This last year or two have been the hardest of my life. Lots of good things! A career, a car, freedom. Lots of hurts too. I have spent this time trying to convince myself and everyone around me that I’m completely capable and handling this change well. But that means I’ve pushed everyone away that could see through my façade. With less intimacy, I don’t even bother trying to keep up the relationships. (I tend to go all out when I do stuff.)
My question is: how do I open myself back up to all my family and friends? Should I even try? I’m a different person now. Their inside jokes no longer apply. They just irritate me. And I don’t have the energy for all the relationships I had as a stay at home mother. But the idea that we are all mortal and our time short has recently been reinforced. So..what to do?
Turn and face the strange changes. – David Bowie
01-09-13-48-51 / 26
Hello Diner. In the century or so since the first batch of Fortune Cookies came out of the Oven, we’ve witnessed many changes: Borders of empires form, shift, and disappear like snake trails in the sand. Allies in one great war become enemies in the next. In the end, it’s either grains of sand to the left or to the right of the same hungry snake just out looking for meal on a hill much bigger than it.
We frequently remind our Diners that you humans, despite being many in number, are all alone in this region of the reachable universe. And as such, you need to take care of each other–and allow yourself to receive care. Being Chinese and in the foodservice industry, we Fortune Cookies know that many differences can be resolved around a dinner table.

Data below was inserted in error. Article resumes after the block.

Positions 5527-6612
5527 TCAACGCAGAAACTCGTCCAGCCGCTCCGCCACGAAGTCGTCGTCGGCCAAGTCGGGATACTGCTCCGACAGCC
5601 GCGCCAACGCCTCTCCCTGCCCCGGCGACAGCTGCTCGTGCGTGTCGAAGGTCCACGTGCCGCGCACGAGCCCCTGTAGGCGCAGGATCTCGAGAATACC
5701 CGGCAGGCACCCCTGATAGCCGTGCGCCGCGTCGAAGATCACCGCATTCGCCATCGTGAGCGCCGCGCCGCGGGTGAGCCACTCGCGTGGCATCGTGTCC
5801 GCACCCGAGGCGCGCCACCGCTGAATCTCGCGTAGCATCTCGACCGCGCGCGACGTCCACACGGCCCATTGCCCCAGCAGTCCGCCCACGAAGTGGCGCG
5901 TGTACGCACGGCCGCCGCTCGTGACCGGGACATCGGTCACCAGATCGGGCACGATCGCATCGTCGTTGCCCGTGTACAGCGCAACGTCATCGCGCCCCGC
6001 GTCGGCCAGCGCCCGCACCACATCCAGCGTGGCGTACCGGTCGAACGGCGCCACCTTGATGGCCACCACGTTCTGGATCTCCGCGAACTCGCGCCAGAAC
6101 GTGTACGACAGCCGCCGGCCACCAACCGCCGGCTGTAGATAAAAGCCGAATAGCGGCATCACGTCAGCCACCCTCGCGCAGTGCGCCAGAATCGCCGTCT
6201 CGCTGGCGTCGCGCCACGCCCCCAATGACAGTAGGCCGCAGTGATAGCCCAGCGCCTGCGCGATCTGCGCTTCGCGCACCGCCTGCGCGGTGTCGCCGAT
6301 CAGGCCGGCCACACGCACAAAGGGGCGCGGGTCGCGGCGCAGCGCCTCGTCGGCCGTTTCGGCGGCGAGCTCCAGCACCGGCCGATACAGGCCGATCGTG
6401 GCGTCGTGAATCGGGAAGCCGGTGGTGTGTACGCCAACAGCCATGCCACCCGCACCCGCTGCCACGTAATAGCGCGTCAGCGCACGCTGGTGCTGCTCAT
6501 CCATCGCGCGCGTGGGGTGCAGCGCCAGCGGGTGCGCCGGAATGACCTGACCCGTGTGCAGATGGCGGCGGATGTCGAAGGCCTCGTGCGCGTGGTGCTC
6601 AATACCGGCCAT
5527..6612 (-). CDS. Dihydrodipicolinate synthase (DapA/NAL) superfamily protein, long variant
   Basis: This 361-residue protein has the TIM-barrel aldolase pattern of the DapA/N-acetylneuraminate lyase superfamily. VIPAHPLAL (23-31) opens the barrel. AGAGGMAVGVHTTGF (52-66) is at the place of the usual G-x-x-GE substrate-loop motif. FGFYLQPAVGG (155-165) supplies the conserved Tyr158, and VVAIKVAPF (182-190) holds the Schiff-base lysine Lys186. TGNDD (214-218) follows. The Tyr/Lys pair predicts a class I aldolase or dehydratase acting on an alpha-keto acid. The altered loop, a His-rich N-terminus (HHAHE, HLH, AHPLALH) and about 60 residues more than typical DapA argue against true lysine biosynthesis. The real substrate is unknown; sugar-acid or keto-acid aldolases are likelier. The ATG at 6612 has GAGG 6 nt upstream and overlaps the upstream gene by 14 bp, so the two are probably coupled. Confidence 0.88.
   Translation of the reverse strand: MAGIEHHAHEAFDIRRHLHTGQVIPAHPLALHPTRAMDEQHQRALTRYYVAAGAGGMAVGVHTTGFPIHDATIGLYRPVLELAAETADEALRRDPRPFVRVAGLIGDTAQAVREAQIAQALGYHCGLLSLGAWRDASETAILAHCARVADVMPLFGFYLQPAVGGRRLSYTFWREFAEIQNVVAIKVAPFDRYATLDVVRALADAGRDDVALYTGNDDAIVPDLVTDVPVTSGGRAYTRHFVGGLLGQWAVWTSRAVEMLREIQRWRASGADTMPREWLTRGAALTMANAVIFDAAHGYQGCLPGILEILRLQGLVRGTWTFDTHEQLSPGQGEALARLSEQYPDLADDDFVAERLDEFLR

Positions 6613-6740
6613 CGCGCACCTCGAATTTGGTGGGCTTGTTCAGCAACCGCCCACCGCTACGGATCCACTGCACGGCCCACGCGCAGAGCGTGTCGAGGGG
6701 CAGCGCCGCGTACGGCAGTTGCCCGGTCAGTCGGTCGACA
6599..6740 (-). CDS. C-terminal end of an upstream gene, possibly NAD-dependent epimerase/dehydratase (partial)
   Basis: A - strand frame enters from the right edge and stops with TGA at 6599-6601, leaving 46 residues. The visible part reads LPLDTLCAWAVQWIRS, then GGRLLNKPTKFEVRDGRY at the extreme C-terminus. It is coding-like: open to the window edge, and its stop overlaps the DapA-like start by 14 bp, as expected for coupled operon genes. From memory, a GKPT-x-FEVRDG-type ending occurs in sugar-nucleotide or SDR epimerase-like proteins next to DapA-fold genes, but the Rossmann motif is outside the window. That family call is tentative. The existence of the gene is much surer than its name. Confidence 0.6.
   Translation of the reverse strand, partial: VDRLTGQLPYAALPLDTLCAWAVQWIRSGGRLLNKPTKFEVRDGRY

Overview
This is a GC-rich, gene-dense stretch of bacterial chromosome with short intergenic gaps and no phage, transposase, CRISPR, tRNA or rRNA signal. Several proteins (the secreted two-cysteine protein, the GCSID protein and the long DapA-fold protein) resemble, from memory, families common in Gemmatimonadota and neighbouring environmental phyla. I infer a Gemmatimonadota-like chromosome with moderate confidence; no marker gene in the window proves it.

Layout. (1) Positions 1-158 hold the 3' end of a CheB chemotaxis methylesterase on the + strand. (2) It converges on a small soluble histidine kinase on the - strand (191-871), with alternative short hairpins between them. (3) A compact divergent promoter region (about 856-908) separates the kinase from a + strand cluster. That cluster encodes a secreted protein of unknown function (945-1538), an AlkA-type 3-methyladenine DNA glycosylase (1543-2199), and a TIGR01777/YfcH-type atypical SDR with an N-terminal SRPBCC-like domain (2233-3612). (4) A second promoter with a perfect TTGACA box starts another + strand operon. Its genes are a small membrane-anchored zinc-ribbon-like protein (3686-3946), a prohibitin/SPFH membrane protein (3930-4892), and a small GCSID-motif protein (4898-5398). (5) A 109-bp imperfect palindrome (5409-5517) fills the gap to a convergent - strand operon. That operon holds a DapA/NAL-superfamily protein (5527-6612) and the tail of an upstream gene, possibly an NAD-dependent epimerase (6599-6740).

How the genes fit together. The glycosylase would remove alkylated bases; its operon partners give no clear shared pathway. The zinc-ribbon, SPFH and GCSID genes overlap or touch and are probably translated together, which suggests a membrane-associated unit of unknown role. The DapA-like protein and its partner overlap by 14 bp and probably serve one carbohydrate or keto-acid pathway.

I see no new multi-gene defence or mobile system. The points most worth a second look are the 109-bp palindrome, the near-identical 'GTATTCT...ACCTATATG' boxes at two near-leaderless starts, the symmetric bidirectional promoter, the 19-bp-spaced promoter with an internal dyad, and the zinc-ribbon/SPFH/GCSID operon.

Our Science Advisor reminded us that humans developed as a tribal species. Whether raising kids or gathering food, you were most successful doing things together. With the ability to communicate complex needs and ideas, your species thrived across the world. Remember that revolutionary adaptation: you never need to handle things by yourself. In fact, you keep the friends who can naturally fall into that symbiotic relationship with you–people who enrich your life as much as you enrich theirs.
You mentioned in your Order that time spent with your old group of friends and family have been a bit irritating to you, but, as you put it, our time is short, so you feel the need to reach out. Individual Fortune Cookies only have a lifespan of a few hours; I understand how you feel. But because time is short, try to minimize the time doing things that make you feel guilty, obligated, or unhappy. Rather than wait slowly past my shelf life growing stale, I give you this instead: your Fortune–my very-short-life’s work. I hope you fill your life with as much rewarding activity as I have giving this Fortune to you.
So only keep those with whom you find this natural chemistry. Reducing those numbers will help you focus your limited energy on those precious, receptive few–those who can put and maintain a smile on your face, and you theirs. Open up to them by sharing the new experiences and ideas that made hanging out with your old friends and family more difficult. Ask for help from these few. Help them in return. And of course, we Fortune Cookies always recommend eating dinner together.
With this new phase in your life, it may very well be time to leave your old town and find your own Golden Mountain to conquer. Being products of an immigrant population, we Fortune Cookies know that thought is equally scary, yet full of potential. You’ve already come this far emotionally, why stop now? If you ever do leave and find yourself here in Chinatown, you know you have friends–even if we’re of the pastry persuasion. Whatever you choose, good luck, Diner.